I picked Connor early from school today so he could go in for his first fitting on his ankle-foot orthotics (AFO's). The outer shells and inner foam of the AFOs has been made, but they don't have any straps yet and the final trimming still needs to be done. The shells go quite a bit higher on his calves than his last pair, so he'll get some more stability with them while he's standing at the expense of some of his flexibility.
The fitting went well, and they only need to make a few little tweaks to the AFO shells. His next appointment will be for his final fitting, and then we should be able to pick them up. I'll be sure to post a picture of his cool new shoes when he's got them!
After that we stopped by the house to discover a package on the door-- a care package I'd sent to Ellen this past summer. Apparently it got all the way to Thailand before they decided the postage was wrong, and then it sat there for a while before it ended up being sent back here. I'd sent almost all of her previous care packages via priority mail, so I think I'll be going back to that. So I'm combining this package (or portions of it, anyway) with the current package I'm working on and she'll just get two letters in it instead of one, written several months apart. It's suddenly become much more urgent to get this next package out; I'm worried she's going to think we've forgotten about her. I'm going to try and get this latest letter out to the translator tomorrow so I can get the package back in the mail and on its way to her again.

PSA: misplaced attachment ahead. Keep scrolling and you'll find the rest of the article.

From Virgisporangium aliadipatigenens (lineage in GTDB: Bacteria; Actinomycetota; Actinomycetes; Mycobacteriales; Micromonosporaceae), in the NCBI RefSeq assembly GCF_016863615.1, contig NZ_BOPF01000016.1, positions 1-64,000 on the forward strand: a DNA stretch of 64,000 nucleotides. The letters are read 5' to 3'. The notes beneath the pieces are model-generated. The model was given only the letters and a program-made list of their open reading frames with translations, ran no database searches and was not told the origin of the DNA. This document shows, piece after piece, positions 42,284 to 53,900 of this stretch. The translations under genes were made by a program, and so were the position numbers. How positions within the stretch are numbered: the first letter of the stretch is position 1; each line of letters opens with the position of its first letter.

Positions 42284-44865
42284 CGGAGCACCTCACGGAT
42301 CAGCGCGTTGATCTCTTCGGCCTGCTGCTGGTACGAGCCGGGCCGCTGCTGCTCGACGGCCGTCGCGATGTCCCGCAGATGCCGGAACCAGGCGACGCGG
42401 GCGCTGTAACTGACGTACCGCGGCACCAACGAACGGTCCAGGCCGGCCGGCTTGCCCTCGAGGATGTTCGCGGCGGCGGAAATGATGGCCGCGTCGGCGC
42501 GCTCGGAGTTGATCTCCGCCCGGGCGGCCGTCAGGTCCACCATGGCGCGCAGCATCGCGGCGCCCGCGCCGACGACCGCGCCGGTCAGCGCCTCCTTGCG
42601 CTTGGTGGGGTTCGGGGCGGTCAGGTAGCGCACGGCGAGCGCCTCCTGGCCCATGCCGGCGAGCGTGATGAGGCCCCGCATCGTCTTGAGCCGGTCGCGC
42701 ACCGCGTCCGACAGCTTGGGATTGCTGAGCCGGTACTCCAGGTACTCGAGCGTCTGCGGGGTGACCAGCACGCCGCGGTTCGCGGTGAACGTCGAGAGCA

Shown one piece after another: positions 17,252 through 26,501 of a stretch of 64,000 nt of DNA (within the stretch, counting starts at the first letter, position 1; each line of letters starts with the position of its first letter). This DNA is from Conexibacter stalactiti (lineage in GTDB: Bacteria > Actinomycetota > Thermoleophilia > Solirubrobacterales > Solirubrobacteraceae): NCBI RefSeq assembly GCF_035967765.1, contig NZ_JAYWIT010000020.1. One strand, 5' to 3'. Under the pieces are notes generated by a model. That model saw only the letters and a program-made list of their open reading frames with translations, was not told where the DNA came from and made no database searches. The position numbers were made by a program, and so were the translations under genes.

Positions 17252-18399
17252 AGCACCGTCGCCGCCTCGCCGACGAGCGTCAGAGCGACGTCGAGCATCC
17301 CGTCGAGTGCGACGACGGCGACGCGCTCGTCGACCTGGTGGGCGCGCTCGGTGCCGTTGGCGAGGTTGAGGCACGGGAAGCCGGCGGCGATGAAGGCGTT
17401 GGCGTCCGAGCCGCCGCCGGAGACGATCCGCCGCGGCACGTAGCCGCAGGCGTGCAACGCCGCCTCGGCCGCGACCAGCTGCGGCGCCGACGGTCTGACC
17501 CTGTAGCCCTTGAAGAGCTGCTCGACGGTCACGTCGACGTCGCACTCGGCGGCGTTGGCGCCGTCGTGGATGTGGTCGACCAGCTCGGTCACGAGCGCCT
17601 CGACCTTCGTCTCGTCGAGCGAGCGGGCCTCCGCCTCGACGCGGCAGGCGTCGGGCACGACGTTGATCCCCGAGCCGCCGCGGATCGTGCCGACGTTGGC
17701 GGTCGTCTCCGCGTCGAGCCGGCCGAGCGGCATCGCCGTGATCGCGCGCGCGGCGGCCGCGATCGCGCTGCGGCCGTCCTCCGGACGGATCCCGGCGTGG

Then we stopped by the adoption agency to drop off a bit of paperwork. On the way home we hit the Asian grocery store to pick up ingredients for Yam Kun Chiang and discovered a new favorite food. I'd never tried dried Chinese sausage (lap chong) before, and it's not something I would have taken home on a whim without a specific recipe in mind. But after slicing it up and pan frying it for this recipe, I was tempted to skip the rest of the salad and just eat the stuff directly out of the pan. It's really sweet, so when you sear it (or in my case, half-burn it) it tastes sort of like meat candy.
Which doesn't actually sound very appetizing when I write it out, but trust me when I say that the stuff is delicious. It reminds me a little bit of what I call Death By Bacon, which is where you take a big ol' mess of bacon, brush it with maple syrup and dip it in brown sugar before popping it in the oven. Lap chong isn't quite that sweet and the flavor's a bit more complicated, but it has that same sort of overall effect, and while it's probably not great for you it's got to be a lot better for your arteries than Death By Bacon is.
I did end up making the rest of the salad too, and that only made it better, but I think I'll be adding lap chong to my growing list of foods I'll be using in the rest of my non-Thai recipes. My kitchen is becoming this weird food fusion place where I've started mixing Thai spices and ingredients in with my regular cooking, where I do things like use smoked red chili paste on my turkey sandwiches and put coconut cream in my hot cocoa.
2 months ago